20.Amos Otis
                21.Spot Poles
                22.Vada Pinson
                23.Earl Averill
                24.Max Carey
                25.Eric Davis

                I go back and forth and Puckett and Doby. They are both pretty similar players really, with almost the same value. Doby was a very good CFer for a few years in the Negro Leagues before he came to the majors though, so he does deserve some extra longevity, which is probably enough to lift him above Puckett.

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                • #9
                  I have Kirby in the top 20, but only barely. His defense was flashy at times, but overall not that far above average IMO. SabrMatt...where do you have Kirby defensively?

                  Comment


                  • #10
                    Puckett's offense by PCA:
                    Code:
                    Age	Yr	OWC	PA
                    23	1984	1.87	583
                    24	1985	4.72	744
                    25	1986	9.70	723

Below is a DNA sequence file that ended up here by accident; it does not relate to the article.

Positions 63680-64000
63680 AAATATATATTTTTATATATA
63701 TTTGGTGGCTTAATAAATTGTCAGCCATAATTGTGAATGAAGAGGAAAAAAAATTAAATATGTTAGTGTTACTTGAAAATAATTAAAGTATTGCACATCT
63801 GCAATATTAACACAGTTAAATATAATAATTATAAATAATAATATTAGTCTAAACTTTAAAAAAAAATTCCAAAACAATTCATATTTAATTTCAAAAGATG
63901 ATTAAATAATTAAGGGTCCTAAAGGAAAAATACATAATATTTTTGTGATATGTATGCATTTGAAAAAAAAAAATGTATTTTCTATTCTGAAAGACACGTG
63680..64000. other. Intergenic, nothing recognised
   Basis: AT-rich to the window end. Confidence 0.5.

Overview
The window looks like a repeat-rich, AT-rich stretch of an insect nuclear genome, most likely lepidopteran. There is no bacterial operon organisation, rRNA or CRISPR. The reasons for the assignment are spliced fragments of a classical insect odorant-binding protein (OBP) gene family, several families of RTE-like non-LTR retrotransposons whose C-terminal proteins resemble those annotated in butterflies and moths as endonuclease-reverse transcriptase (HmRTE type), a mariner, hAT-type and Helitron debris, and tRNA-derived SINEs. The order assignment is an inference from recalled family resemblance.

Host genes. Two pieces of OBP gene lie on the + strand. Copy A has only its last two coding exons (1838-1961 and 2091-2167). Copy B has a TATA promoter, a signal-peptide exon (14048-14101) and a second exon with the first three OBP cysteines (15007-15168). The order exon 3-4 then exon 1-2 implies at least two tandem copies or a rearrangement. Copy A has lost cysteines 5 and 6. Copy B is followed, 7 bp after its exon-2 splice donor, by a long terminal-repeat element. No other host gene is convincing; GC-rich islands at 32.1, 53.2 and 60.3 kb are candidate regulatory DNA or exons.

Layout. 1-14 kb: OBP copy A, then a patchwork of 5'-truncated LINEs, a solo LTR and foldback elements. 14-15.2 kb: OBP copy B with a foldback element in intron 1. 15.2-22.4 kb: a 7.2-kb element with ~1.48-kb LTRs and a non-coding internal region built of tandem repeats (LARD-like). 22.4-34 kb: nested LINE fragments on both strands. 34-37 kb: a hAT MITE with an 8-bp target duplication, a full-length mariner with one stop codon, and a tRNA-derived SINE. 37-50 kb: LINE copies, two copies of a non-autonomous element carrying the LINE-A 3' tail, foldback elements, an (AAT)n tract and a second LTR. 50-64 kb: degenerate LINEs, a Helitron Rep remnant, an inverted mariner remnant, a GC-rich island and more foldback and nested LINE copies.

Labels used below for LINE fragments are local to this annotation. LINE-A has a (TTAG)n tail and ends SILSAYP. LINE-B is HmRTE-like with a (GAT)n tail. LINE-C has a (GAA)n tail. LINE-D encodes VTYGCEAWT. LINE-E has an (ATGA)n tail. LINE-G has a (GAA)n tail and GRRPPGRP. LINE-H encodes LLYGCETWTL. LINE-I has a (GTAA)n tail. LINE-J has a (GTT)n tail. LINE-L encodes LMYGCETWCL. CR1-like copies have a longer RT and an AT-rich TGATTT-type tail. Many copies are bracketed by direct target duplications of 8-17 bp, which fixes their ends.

26	1987	10.19	668
                    27	1988	8.95	691
                    28	1989	7.27	684
                    29	1990	5.69	615
                    30	1991	5.21	661
                    31	1992	8.35	696
                    32	1993	7.49	682
                    33	1994	6.63	482
                    34	1995	7.53	602
                    Good solid hitter by the numbers, it's very unfortunate that his career is so short.

                    Puckett's defensive career:
                    Code:
                    Age	Yr	ADWC	PRG
                    23	1984	7.83	134
                    24	1985	3.78	162
                    25	1986	1.99	156
                    26	1987	0.94	145
                    27	1988	6.07	153
                    28	1989	4.53	151
                    29	1990	2.78	138
                    30	1991	2.63	153
                    31	1992	3.11	146
                    32	1993	0.56	135
                    33	1994	0.19	94
                    34	1995	0.08	104